Gifford Assesses Changes to Telecom Policy in Ohio and Other States
WASHINGTON, D.C. - Technology continues to outpace the development of law and regulation in the technology and telecommunications sectors at the national and state levels. In fact, the phenomenon of Voice over Internet Protocol (VoIP) will soon have significant impacts in states, including squeezing cost recovery and changing pricing models for telecommunications services. Economist Joseph A. Schumpeter best described the force currently at work, according to Progress & Freedom Foundation President Raymond L. Gifford. Schumpeter called it creative destruction.
In a speech to the Buckeye Institute's Telecommunications Policy Forum today in Columbus, Ohio, Gifford, former chairman of the Colorado Public Utilities Commission, offered advice to policymakers. "T he legacy system of PUC administrative regulation of communications needs to change and be diminished rapidly," he said. "Technology and innovation will eclipse the current regulatory system no matter what. But states that take proactive steps to create a legal and regulatory structure that is attractive will have a comparative advantage over states that do not." He illustrated the coming impact of VoIP with a quotation from Schumpeter's Capitalism, Socialism and Democracy.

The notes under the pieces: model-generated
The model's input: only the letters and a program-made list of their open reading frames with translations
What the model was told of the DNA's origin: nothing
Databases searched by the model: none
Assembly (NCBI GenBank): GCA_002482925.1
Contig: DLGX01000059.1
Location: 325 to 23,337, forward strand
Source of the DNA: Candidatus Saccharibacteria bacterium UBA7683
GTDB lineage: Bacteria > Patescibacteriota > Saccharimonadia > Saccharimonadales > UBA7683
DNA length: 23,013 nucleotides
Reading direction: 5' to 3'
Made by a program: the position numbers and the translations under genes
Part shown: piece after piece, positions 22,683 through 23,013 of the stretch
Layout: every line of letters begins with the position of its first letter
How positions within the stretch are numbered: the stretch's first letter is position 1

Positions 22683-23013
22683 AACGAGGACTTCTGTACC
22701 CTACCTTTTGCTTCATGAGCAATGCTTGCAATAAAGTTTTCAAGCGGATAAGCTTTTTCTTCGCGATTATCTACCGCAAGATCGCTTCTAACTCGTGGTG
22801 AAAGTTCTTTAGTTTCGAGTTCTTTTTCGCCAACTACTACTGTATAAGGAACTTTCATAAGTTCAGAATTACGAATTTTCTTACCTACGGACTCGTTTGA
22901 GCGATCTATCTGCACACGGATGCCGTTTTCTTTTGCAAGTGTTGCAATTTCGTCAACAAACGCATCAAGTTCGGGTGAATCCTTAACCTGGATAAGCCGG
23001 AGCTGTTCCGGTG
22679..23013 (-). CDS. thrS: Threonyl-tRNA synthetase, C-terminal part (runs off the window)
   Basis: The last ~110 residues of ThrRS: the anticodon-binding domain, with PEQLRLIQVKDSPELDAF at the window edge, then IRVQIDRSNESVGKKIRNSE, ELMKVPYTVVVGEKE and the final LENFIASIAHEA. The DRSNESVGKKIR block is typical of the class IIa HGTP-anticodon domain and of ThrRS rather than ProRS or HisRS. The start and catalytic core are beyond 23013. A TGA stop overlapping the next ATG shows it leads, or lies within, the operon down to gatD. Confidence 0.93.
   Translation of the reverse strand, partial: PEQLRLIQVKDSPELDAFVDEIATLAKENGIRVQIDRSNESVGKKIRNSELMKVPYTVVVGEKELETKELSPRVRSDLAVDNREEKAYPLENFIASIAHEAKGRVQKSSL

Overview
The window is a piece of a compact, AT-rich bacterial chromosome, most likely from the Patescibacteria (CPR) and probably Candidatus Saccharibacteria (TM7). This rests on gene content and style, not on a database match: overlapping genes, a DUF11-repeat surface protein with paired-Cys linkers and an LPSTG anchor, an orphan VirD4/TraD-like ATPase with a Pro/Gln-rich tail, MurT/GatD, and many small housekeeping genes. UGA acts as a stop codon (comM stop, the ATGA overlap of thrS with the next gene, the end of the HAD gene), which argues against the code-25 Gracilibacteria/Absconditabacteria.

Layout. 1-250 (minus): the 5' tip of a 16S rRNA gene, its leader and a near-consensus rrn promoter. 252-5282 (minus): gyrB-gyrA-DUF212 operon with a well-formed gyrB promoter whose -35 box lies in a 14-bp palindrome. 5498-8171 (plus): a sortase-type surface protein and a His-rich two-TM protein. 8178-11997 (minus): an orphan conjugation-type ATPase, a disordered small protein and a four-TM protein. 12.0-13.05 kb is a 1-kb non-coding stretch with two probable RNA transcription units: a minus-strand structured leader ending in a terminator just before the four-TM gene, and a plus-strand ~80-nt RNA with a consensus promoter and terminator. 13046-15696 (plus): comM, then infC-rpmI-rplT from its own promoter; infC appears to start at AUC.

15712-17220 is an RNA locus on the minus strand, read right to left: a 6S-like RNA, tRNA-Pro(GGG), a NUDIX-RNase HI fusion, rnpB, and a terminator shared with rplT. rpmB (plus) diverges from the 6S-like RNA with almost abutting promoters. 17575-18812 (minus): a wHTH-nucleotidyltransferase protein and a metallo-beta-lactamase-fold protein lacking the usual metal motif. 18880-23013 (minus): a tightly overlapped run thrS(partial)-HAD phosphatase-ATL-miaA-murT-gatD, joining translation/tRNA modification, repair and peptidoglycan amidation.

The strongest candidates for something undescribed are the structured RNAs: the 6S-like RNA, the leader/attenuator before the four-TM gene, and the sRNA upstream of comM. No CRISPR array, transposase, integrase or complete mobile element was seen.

"But in capitalist reality as distinguished from its textbook picture, it is not that kind of competition which counts but the competition from the new commodity, the new technology, the new source of supply, the new type of organization (the largest-scale unit of control for instance) - competition which commands a decisive cost or quality advantage and which strikes not at the margins of the profits and the outputs of the existing firms but at their foundations and their very lives.It is hardly necessary to point out that competition of the kind we now have in mind acts not only when in being but also when it is merely an ever-present threat. It disciplines before it attacks."
According to Gifford, that 'discipline' may cause regulators some consternation as established ways of doing their 'business' are increasingly challenged. "Beware a vicious cycle, as is now happening with federal Universal Service Fund contributions," he told state experts. "VoIP will squeeze the ability to seek cost recovery from access and reciprocal compensation." It will also "force rebalancing, or better yet, deregulation of retail rates.forc[ing] a different pricing model toward flat, monthly charges, or tiers of bandwidth use." Moreover, Gifford said states will "lose [their] most profitable access-payers first" because "they have the most to gain by avoiding usage-based intercarrier compensation."
The Progress & Freedom Foundation is a market-oriented think tank that studies the digital revolution and its implications for public policy. It is a 501(c)(3) research & educational organization.